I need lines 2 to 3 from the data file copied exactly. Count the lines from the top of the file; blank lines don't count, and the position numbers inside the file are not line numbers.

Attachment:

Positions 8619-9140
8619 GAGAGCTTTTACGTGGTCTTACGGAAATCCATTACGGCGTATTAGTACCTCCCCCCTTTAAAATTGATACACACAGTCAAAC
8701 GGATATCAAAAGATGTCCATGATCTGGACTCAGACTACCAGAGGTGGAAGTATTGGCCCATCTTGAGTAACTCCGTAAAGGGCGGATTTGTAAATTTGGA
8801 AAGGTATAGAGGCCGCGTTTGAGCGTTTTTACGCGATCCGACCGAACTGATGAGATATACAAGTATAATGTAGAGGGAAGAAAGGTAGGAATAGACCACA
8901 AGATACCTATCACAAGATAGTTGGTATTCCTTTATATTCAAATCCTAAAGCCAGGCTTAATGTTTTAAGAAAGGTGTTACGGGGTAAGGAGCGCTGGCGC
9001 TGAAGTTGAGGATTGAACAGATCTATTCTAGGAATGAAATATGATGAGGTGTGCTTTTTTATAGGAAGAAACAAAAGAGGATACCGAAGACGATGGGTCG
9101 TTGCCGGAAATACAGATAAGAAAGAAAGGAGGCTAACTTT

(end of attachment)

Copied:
8619 GAGAGCTTTTACGTGGTCTTACGGAAATCCATTACGGCGTATTAGTACCTCCCCCCTTTAAAATTGATACACACAGTCAAAC
8701 GGATATCAAAAGATGTCCATGATCTGGACTCAGACTACCAGAGGTGGAAGTATTGGCCCATCTTGAGTAACTCCGTAAAGGGCGGATTTGTAAATTTGGA